"First, the August estimates were
smaller than expected, prompting some to think that the USDA had
factored a forecast of a hot, dry August into the August estimates,"
said Darrel Good. "However, the USDA August estimates reflect the
assumption of normal or average weather conditions subsequent to the
time of data collection.
"Second, August weather conditions
resulted in a historic decline in crop condition ratings during the
month. Third, widespread precipitation arrived during the last few
days of August, raising questions about the potential yield benefits
of such late precipitation. Fourth, there is some uncertainty about
the impact of adverse weather conditions in some western states on
the magnitude of acreage that will be harvested for grain."
Good's comments came as he speculated
on the Sept. 11 USDA estimates on the potential size of the 2003
corn and soybean crops. These estimates will be the most important
price factors for several weeks, or longer.
"While it is difficult to anticipate
the size of the September estimate, or final crop size, it is
interesting to ponder what crop size is reflected in current price
levels," said Good. "One approach is to examine the magnitude of
price changes that occurred in July and August as production
expectations changed and then to infer current expectations about
crop size from recent price changes.
"This approach clearly has limitations
and, in particular, assumes that no market fundamentals except
expected crop size have changed significantly over the past two
months and that the market was correctly priced in July."
In the case of corn, December 2003
futures traded near $2.20 in early July on the expectation of a
10.3-billion-bushel crop and reached a low of about $2.10 in late
July, when there was considerable talk of a potential crop of 10.5
billion bushels. By Aug. 11, the day before the release of the USDA
production estimate, December futures settled at $2.18.
"The average trade guess for the USDA
corn crop estimate was reported at 10.29 billion bushels," said
Good. "On Aug. 12, and for the next few days, December futures
traded around $2.30, reflecting the August crop estimate of 10.064
billion bushels. This crude analysis suggests that for every 100
million bushel change in expected crop size over that period the
price of corn changes about 5 cents per bushel.
[to top of second column in
"Currently, December futures are 13
cents higher than following the release of the August crop estimate.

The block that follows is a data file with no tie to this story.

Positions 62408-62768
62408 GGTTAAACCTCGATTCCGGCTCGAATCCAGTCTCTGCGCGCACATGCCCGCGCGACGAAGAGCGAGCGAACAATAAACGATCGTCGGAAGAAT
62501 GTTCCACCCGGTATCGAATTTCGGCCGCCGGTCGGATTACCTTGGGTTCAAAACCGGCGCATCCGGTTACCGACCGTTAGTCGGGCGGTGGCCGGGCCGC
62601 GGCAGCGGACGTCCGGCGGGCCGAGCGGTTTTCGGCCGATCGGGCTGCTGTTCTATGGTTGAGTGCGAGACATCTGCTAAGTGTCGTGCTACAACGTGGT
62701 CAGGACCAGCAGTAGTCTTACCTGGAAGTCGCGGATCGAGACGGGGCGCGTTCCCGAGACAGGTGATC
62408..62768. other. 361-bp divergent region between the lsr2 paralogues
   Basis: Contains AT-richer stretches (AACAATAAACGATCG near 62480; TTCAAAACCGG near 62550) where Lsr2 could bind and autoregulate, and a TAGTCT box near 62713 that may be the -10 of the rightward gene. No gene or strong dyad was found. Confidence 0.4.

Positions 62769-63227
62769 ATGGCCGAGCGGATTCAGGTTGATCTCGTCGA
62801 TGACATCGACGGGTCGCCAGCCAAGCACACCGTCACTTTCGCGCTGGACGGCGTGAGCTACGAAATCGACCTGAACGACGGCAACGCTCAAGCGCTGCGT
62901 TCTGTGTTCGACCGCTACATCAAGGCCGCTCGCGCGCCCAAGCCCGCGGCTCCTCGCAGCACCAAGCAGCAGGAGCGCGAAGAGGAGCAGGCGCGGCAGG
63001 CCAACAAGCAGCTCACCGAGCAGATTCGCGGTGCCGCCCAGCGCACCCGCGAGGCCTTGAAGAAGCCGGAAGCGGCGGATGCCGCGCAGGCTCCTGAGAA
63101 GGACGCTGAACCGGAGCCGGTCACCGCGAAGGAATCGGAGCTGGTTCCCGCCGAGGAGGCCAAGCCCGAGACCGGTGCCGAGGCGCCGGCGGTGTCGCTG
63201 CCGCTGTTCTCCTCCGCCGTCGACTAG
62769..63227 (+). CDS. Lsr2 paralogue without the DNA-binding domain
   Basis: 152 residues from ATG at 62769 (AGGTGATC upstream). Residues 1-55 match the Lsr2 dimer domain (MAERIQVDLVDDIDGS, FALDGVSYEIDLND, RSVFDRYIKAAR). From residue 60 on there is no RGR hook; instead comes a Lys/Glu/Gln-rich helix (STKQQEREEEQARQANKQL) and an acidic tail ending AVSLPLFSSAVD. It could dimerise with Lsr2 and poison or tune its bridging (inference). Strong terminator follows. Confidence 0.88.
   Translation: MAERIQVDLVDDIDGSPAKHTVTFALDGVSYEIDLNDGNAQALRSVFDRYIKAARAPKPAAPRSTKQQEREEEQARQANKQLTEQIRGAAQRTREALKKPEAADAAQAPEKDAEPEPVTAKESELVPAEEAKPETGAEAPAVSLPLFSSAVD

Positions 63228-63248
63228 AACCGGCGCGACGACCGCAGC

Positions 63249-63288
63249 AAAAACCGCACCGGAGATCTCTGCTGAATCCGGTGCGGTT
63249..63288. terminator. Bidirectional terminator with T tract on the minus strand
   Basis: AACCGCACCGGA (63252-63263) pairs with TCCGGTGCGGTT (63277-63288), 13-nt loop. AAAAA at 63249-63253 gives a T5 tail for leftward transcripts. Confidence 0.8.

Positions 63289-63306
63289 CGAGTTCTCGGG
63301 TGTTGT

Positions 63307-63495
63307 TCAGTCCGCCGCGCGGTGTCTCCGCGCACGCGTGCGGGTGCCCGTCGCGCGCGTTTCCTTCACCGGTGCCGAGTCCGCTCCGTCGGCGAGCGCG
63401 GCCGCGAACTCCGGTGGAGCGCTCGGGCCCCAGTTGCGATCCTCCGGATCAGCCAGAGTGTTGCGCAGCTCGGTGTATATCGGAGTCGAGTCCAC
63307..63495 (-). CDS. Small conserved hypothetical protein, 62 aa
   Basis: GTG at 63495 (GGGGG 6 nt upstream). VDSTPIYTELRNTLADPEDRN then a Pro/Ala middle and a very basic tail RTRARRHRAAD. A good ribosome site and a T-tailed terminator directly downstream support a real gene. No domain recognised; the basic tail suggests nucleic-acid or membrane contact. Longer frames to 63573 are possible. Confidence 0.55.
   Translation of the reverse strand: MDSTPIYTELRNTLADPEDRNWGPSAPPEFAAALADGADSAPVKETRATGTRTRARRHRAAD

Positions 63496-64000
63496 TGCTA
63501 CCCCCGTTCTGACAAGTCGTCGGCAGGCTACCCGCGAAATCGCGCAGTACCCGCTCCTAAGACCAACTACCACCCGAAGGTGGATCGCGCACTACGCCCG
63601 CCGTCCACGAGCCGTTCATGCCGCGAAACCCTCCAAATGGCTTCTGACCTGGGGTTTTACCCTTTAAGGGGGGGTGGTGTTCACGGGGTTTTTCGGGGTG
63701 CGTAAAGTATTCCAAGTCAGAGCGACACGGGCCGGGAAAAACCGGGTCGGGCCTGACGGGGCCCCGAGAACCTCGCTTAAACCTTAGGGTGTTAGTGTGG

Does that imply the market believes the crop is about 260 million
below the August estimate? If so, the market is currently trading a
crop of about 9.8 billion bushels."
Last week's published guesses by
private firms were for a crop in the range of 9.82 billion to 9.93
In the case of soybeans, November 2003
futures traded around $5.30 in the second week of July on
expectations of a 2.9-billion-bushel crop and reached a low of $5.10
in late July, when talk centered around the potential for a
three-billion-bushel crop. On Aug. 11, November futures settled at
The average trade guess for the USDA
soybean crop estimate was reported at about 2.94 billion bushels. On
Aug. 12, and for the next few days, November futures traded around
$5.45, reflecting the August crop estimate of 2.862 billion bushels.
"This analysis suggests that the price
of soybeans changed about 25 cents per bushel for each
100-million-bushel change in expected crop size," said Good.
"Currently, November futures are trading about 40 cents above the
level immediately following the August crop report. This price seems
to imply an expected crop of about 2.7 billion bushels, 160 million
below the August estimate. Last week's published guesses by private
firms were for a crop of 2.72 [billion] to 2.76 billion bushels."
The corn market appears to be trading a
2003-04 marketing year supply (production plus Sept. 1 stocks) that
is about 200 million bushels larger than last year's supply.
"Yet the market is offering an average
price for the year ahead very near the $2.30 average for the year
just ended," said Good. "The price level implies stronger demand
during the year ahead. Processing use of corn will increase and feed
use will decrease. At the margin, then, stronger demand will have to
come in the export market."
The soybean market appears to be
trading a 2003-04 marketing year supply about 100 million bushels
smaller than last year's supply. The market is currently offering an
average price for the year ahead of about $5.65.
about 15 cents higher than the average of the past year," said Good.
"The current price appears to correctly reflect current U.S. market
fundamentals, if the crop is near 2.7 billion bushels. The question
is: Does it correctly anticipate a South American crop that is
potentially 200 to 300 million bushels larger than this year's
of Illinois news release]